Tablet PCs and Sonoma...or AMD equivalent

Discussion in 'Hardware' started by Dadoc7, Feb 2, 2005.

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  1. Dadoc7

    Dadoc7 Pen Pal - Newbie

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    Anyone have advance info on any of the Tablet PC makers plans to incorporate the new Sonoma Centrinos? I'm assuming AMD doesn't have a product yet that can compete. I'm interested in a "high end" convertable or even a slate with keyboard cover.
     
  2. Brian

    Brian Scribbler - Standard Member Senior Member

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    Sonoma will come, but I don't think it will be right away. I know HP and others are looking to refresh their tablet lineup, but I'm thinking it's going to be at least a few months before we see Sonoma. I'm not sure many Tablet buyers really need it though, especially considering the prices of Tablets are higher than comparable notebooks. Adding another few hundred for Sonoma probably won't be well received.

    Brian Beeler
    Editor in Chief
    www.bargainPDA.com www.SPOTstop.com
     
  3. Dadoc7

    Dadoc7 Pen Pal - Newbie

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    Maybe I've got it wrong, but in my mind the idea of having a unit which is maximally set up to provide multiple uses is the ideal:

    1) light enough to be reasonably portable...ie, ~ 5 lbs or less
    2) tablet allows me to take notes when I'm interviewing a patient...then pasting my notes into our paperless charting system
    3) using Dragon Naturally Speaking to maximize my productivity when there's a lot of typing to do
    3) being able to play a videogame when I want some "pure fun"
    4) watching movies, when my wife and I go on vacation

    I don't want multiple devices...that seems even more expensive.

    Am I dreaming...just deluded...or on the "bleeding edge" of technology?

    Dale C. Dallas, MD
    Kaiser Permanente
    Walnut Creek, CA
     
  4. Brian

    Brian Scribbler - Standard Member Senior Member

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    You can do all of those things without Sonoma though.

    Brian Beeler
    Editor in Chief
    www.bargainPDA.com www.SPOTstop.com
     
  5. Dadoc7

    Dadoc7 Pen Pal - Newbie

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    Thanks, Brian...

    At this point, I'm supposing you'd suggest any of the higher end tablets.

    Dale
     
  6. Brian

    Brian Scribbler - Standard Member Senior Member

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    Any of the current ones would be fine, yes, although high end gaming will be a problem on most.

    Brian Beeler
    Editor in Chief
    www.bargainPDA.com www.SPOTstop.com
     
  7. Barry J. Doyle

    Barry J. Doyle Scribbler - Standard Member Senior Member

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    As more Tablet models roll out - especially with the new Sonoma-based chips, one would expect more powerful video options. For instance, Sony has incorporated a 64MB dedicated ATI Radeon in some of their Vaio Pentium M subnotebooks. Perhaps as Sonoma rolls out and there are more and more choices in Tablet PC's, we will see one or two manufacturers follow suit, adding quality nvidia or ATI dedicated video which would make a Tablet perfect for everything from gaming to video editing. Let's see what 2005 brings...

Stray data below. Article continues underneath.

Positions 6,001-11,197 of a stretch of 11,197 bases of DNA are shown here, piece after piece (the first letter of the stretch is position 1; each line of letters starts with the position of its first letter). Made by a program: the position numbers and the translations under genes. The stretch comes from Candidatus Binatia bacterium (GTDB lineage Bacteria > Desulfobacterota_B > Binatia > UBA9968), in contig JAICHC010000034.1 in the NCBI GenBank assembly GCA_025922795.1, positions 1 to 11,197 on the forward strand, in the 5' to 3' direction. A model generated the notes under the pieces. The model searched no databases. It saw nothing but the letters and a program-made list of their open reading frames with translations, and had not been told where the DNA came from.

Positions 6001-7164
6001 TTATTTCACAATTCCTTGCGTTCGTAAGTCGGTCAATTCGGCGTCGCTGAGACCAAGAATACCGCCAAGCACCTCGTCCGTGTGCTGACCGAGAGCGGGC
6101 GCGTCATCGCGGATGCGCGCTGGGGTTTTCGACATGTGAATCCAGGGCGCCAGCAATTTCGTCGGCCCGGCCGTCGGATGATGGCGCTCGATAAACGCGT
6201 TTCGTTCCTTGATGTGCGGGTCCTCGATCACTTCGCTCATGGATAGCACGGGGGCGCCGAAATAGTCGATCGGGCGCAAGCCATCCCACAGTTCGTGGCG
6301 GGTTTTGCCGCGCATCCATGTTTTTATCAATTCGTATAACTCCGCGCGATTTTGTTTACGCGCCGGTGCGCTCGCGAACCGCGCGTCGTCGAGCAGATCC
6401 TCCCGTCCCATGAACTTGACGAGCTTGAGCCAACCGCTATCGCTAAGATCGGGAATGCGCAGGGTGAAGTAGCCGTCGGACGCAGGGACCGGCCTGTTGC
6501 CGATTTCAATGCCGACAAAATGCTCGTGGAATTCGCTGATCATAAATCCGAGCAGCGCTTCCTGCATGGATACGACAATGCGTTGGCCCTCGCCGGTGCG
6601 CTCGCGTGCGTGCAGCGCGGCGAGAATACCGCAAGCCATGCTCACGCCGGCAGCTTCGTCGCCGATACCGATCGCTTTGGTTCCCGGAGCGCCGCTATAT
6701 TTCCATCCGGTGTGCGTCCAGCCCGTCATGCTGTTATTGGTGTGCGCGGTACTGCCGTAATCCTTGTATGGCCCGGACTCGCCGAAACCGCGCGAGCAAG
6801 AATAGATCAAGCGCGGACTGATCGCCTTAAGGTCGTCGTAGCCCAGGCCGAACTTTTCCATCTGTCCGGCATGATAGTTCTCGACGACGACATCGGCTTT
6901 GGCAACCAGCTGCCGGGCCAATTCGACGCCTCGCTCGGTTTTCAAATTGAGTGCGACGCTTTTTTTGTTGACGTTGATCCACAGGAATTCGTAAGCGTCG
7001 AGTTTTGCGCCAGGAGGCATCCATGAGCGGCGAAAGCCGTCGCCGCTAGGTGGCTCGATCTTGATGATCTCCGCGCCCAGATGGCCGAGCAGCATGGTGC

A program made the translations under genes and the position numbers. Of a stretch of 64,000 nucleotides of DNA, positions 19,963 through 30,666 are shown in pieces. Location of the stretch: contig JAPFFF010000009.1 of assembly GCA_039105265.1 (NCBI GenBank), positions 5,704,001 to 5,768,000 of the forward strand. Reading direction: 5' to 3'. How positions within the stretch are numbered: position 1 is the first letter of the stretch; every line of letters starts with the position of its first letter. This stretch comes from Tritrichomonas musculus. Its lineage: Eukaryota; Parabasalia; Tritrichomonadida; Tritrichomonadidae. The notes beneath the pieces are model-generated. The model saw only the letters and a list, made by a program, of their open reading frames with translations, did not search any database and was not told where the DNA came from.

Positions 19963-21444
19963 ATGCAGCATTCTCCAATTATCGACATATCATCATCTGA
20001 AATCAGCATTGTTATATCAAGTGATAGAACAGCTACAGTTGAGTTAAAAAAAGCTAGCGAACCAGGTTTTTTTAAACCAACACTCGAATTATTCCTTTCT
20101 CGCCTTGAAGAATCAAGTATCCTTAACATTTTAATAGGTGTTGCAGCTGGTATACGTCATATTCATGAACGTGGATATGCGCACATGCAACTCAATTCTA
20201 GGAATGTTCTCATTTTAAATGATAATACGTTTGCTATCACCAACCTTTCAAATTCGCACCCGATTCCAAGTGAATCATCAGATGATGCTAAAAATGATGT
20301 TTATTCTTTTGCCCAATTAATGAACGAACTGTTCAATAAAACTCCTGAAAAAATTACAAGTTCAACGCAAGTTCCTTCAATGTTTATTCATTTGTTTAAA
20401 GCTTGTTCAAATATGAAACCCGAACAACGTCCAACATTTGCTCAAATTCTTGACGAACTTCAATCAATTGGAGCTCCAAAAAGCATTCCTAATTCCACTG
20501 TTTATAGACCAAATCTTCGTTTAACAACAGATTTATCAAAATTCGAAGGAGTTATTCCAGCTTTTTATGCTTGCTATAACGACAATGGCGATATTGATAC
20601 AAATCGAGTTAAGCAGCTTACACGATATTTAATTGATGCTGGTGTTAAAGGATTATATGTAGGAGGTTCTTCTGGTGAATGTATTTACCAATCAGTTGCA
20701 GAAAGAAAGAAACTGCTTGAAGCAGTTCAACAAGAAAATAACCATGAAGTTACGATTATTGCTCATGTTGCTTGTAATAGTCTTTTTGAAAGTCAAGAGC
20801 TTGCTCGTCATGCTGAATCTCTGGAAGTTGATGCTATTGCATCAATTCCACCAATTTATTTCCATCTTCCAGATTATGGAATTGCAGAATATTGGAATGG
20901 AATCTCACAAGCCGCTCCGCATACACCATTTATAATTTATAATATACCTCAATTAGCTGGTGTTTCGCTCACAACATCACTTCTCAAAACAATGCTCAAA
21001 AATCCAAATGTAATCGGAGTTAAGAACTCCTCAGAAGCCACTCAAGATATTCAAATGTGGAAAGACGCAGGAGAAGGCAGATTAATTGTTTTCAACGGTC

Barry J. Doyle
    Editor in Chief
    BargainTabletPC.com
     
  8. Dadoc7

    Dadoc7 Pen Pal - Newbie

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    I just saw an announcement on Toshiba's Satellite R15-S822...I wonder if they'll offer a dedicated video card, but I'm curious about the capablities of the supporting architecture associated with the Sonoma...it may be that with 1 GB of RAM, I might be able to get reasonable response for action games, while nothing like my desktop.

    Dale
     
  9. Brian

    Brian Scribbler - Standard Member Senior Member

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    You have a valid point, there will be more studies coming out on the new integrated graphics cards. Intel claims a 91% performance increase, which is pretty huge. As it stands now, I can play RTS games like Rise of Nations without any problems.

    Brian Beeler
    Editor in Chief
    www.bargainPDA.com www.SPOTstop.com
     
  10. Barry J. Doyle

    Barry J. Doyle Scribbler - Standard Member Senior Member

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    A 91% increase is a HUGE claim. One would think that the only way this can be done is to have dedicated video. At the same time this would increase costs to the consumer significantly. I think Intel is overstating the facts. On the other hand, if the new hardware is benchmarked under specifically coded software - anything is possible.

    Barry J. Doyle
    Editor in Chief
    BargainTabletPC.com
     
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